1. Yes, they do not like the heat and we are in an area with acidic soil. One trick is to plant them near or with a chunk of concrete to provide a more alkaline environment. There are always tropical vines to plant, such as bougainvillea. Sometimes, I just miss plants from my childhood up north and give them a try.

  4. Wonderful romp in your garden Cynthia! I love the variety, colors and way they climb everything. I have one Clematis that never seems to bloom. There is always next year! To survivors and remembering our blessings, 🙂

    1. Well… coming from a guy with such magnificent flowers, I’m just gonna have to take that as a huge compliment. Years from now, our garden will become a legend for thriving with minimal upkeep (smile). It’s survival of the hardiest around here. And although the flowers are delicate, clematis plants are pretty hardy.

      1. Do please take it as a compliment. Truth be told, I’m a flunky when it comes to clematis, so yep – I’m impressed!

    1. Lori: Last winter was so long and punishing that the answer is: “Food!” They ate anything that wasn’t snow or ice. But I wonder what goes through their minds when they see us, and instead of running, stand stock still as if we can’t see them…

    1. Sure are beautiful. Do rabbits eat clematis? I didn’t think so either. Until the winter that made all other Canadian winters feel like summer —
      And then the wild rabbits ate anything that wasn’t ice and snow or concrete.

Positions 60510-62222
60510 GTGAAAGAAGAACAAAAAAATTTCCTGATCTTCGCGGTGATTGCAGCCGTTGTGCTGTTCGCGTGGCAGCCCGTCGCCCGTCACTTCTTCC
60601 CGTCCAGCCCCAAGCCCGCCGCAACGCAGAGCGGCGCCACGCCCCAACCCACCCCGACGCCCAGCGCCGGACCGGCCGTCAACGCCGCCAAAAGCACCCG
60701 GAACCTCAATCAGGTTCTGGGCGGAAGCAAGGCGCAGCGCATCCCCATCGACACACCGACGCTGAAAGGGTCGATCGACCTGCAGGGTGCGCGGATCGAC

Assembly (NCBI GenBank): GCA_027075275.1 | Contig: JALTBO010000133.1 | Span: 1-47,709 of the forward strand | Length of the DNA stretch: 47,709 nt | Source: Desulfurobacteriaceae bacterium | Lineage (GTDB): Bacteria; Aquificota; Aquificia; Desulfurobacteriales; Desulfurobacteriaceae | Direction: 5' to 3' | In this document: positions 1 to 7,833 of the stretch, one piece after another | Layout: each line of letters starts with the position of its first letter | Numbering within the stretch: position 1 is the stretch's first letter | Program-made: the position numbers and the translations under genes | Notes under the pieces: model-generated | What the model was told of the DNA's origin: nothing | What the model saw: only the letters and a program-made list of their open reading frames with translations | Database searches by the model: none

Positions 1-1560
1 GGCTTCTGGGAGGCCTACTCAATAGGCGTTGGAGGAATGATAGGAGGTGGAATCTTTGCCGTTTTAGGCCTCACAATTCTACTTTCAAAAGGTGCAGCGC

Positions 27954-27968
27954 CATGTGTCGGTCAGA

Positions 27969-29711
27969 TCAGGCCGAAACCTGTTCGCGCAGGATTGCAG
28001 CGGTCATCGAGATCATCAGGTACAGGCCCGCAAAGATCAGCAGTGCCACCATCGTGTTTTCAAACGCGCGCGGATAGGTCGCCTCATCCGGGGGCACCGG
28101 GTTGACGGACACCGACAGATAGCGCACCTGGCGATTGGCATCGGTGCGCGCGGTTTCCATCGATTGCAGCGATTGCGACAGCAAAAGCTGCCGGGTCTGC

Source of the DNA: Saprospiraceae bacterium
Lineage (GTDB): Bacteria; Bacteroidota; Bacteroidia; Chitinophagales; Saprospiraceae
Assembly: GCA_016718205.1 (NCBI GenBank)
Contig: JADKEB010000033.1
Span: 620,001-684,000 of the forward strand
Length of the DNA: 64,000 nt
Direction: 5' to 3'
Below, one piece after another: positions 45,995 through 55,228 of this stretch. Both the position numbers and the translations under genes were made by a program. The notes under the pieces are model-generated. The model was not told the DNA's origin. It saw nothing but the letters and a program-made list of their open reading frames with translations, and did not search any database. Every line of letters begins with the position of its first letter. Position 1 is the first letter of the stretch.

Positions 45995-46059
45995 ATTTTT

1. Aren’t they lovely?

      And today, as I walked around the garden, I spied – one of the “goners” coming back. Don’t know if it’s the white or the pink, but that’s part of the wonder of the garden, right?

  5. I love clematis but we only have one type in this garden- a Montana ‘Rubens’ which would take over the whole garden if we let it. Thank-you for showing us all your beautiful vines, past and present and, reading your last comment about the goner that’s a not-goner, they seem to be plants that are hardier than they look.

    1. I now know that they are, Clare.
      What colour is your Montana Rubens?
      I had a very vigorous yellow-bloomer and an even more vigorous Autumn bloomer (small, fragrant, cream-coloured blossoms, multitudinous) but I am not sure if I’ve ever encountered Rubens, or would recognize him if I met him.

  6. Oh, wow, Cynthia, what a fine collection of clematis you have!!! I’m so envious. I’ve just discovered in the last year that besides autumn clematis which grows like crazy here, I can have success with other clematis. So I’ve added 3 this year and will try more new ones next year. Hugs and love, Natalie 🙂

  7. One of the flowers I do well! My arbor overfloweth:). Will send you pics in the spring. Only one variety but it’s truly a blessing. Yours are gorgeous!